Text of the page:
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Southwest Airlines Flight 1380: Could The Company Have Done More?

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Southwest Airlines Flight 1380: Did The Company Do A Good Job?

When I was reading the news this morning, I found several articles praising the pilot of the recent Southwest Airlines Flight 1380 tragedy.  Tammi Jo Shults, a former Navy fighter pilot, definitely performed well under pressure. So I’m not surprised that the passengers and crew were extremely thankful she was flying their plane.

Southwest Flight 1380 Should The Company Have Done More

But an important point was missing from all of the praise, which indirectly became praise for Southwest (the company). 

The praise somewhat ignores, or somehow minimizes, at least for me, that passenger Jennifer Riordan died, several people were injured, and many passengers reported being terrified. The passengers seemed so overjoyed that they were unaware of any potential blame Southwest absolutely might deserve because of Ms. Riordan’s tragic death.  After all, Southwest purchased the airplane, and their most important job was to maintain the parts.

Thankfully many people survived.  We have one fantastic fighter pilot to thank for their lives.  But one did not.  What if you were a member of her family right now?  Would you be happy with Southwest?

Does Southwest Airlines Deserve Praise For Their Work On Flight 1380?

To repeat, the pilot did an outstanding job.  But SouthWest has been receiving praise, albeit indirectly through Tammi Jo’s skill and courage.

But should we be praising the company, SouthWest, or asking more critical questions?

Metal Fatigue Isn’t Mysterious Or Unavoidable

Early reports from the NTSB suggest that a fan blade had “metal fatigue,” so broke loose inside the engine, then flew into one of the passenger-facing windows, which nearly sucked the deceased passenger out into the air.  Although several passengers were thankfully able to pull her back inside, and one nurse passenger even performed CPR for the 20-minute flight back to the airport, she still died from her injuries. 

That is horrifying. 

Hopefully, the world will not forget too quickly that she is gone, and someone likely IS responsible for causing her death. After all, aliens did not crack that window.  Nope.  The window that sucked a woman to her untimely death was broken by airplane parts, which can, should, and MUST be tested and repaired on a regular enough basis to prevent tragedy. 

If I were a member of her family or her family’s accident lawyer, I’m sorry, but I would be asking Southwest to answer the HARD questions.

Should Southwest Have Performed Ultrasonic Or Other Testing Of This Plane Before The Accident?

Southwest’s CEO has said that all of the planes in their fleet will now undergo “Ultrasonic Testing.”  Ultrasonic testing is a method of testing metal thickness and strength, using sound waves.  

That’s great, right?

Well, yes and no.

The question a wrongful death attorney will surely ask if the victim’s family decides to hire one, is should Southwest have performed more thorough testing and maintenance before this tragic accident?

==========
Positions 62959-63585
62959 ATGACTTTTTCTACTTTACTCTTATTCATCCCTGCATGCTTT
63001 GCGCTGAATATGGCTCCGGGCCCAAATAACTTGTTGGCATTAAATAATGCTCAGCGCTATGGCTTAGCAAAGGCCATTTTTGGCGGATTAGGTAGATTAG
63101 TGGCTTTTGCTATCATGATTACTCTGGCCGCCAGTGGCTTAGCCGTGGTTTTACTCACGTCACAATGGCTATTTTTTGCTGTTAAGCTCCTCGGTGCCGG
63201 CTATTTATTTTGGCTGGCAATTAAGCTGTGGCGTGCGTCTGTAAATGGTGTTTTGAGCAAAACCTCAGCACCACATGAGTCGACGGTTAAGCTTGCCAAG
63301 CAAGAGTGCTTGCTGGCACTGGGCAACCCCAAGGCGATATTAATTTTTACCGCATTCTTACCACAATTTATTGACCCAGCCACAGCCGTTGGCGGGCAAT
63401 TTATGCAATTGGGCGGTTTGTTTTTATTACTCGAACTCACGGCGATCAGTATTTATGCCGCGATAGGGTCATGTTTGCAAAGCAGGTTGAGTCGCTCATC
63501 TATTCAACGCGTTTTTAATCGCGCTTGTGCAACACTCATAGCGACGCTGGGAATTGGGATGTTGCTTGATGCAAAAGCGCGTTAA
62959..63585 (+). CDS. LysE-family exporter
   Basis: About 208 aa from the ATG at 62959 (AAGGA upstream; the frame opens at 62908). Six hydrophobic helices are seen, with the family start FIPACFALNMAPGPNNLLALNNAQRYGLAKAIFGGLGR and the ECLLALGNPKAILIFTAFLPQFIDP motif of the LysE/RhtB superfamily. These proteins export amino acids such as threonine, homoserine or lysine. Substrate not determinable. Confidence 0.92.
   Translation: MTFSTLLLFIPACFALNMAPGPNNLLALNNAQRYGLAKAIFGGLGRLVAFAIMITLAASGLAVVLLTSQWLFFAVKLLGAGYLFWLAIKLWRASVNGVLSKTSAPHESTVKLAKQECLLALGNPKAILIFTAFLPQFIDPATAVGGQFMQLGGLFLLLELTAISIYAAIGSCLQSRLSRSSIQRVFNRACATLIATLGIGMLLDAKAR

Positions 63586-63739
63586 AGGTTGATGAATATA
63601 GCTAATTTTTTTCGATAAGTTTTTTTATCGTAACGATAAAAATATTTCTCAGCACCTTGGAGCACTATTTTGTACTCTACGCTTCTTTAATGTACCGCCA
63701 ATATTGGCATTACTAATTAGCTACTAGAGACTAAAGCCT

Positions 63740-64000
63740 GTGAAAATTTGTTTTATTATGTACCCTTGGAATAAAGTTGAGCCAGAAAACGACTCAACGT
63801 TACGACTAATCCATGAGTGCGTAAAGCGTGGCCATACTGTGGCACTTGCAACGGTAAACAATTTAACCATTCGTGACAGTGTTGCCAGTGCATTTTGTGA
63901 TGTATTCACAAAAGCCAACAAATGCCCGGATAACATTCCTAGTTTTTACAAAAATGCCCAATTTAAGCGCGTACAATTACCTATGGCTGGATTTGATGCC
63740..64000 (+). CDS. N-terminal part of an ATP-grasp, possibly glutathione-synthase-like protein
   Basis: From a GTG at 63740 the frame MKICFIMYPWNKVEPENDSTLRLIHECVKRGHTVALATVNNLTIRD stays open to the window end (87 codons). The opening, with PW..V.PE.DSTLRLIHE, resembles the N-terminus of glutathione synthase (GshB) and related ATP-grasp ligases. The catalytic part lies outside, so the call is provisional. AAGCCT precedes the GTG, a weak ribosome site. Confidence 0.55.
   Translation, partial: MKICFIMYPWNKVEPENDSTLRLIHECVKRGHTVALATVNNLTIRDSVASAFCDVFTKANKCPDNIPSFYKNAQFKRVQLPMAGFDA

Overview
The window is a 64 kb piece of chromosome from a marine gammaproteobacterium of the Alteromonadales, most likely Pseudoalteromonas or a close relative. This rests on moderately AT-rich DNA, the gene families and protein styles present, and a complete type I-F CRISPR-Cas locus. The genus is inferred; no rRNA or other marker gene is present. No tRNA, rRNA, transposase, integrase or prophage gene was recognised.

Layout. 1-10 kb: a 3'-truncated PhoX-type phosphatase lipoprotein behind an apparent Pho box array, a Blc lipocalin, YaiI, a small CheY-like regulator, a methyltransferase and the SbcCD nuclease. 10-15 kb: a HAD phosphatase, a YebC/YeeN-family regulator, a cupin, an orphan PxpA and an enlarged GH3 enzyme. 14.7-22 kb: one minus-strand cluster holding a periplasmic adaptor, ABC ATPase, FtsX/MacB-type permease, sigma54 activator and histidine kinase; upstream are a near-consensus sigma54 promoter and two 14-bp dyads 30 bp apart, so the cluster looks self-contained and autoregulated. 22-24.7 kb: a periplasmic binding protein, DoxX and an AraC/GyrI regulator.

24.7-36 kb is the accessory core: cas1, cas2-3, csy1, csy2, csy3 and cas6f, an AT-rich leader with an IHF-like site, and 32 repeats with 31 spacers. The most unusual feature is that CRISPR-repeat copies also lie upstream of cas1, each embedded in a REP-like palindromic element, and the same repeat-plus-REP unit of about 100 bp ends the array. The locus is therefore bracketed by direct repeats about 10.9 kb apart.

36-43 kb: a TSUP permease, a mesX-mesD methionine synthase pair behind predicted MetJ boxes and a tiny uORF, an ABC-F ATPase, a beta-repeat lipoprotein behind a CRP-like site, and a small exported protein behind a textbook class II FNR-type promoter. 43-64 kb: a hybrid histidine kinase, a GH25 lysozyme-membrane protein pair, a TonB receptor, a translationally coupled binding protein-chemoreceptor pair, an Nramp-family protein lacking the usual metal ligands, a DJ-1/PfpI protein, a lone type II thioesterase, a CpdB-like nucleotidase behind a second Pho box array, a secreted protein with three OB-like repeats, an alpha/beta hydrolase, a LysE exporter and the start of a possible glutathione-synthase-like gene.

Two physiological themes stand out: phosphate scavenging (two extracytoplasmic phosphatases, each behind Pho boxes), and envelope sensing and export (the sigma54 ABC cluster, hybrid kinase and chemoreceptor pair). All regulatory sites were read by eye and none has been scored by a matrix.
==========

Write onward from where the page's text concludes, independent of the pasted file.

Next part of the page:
Large corporations have tremendous responsibilities to their customers, particularly those companies that choose to sell services that require the highest levels of safety, or tragedy is sure to result.  If we let them slide, then they have absolutely no financial incentive to do their jobs properly in the future.

What Will Wrongful Death Lawyers Want To Know About Southwest?

Wrongful death lawyers will delve deeply into the plane and parts manufacturers, as well as Southwest’s maintenance procedures and records.  They will also hire experts to evaluate whether Southwest was complying with FAA regulations and other industry standards. Maybe they did, but mechanical parts do not fail out of thin air, so to speak.

Airplane engines are made of metal parts. Those need to be properly maintained and tested.  There are many FAA regulations requiring testing (which is one of many examples why we need regulations, as a society, but I digress).

If Southwest’s maintenance department fell down on the job (which they may or may not have), then the pilot was flying an impossible mission.  She couldn’t possibly have landed everyone safely because her equipment seems to have been subpar, at least if the initial findings of the NTSB prove to be accurate.

I mean, couldn’t Southwest have performed the ultrasonic testing before this accident?  Mechanical failure is not an unexpected event. Just like your car’s engine needs maintenance, and eventually must be replaced, the same is true for airplane parts. 

But sometimes businesses cut corners to save money.

The passengers on that flight, and particularly the family of the woman who died, and any passenger who was seriously injured, deserve to know whether Southwest truly did everything possible to prevent this tragedy.  

If Southwest did not, then the victim’s family should be compensated for this tragic loss.  No amount of money can ever bring back a lost loved one. But the law has no other remedy to offer, unfortunately.

Tina Willis Law

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About the Author:

Tina Willis is a serious injury, accident & death lawyer, based in Orlando, Florida, although she accepts cases throughout the state of Florida, and in Georgia, where she is also licensed. She vigorously prosecutes serious injury and death cases caused by auto accidents, semi-truck accidents, slip and fall accidents, products & premises liability cases, as well as medical malpractice.
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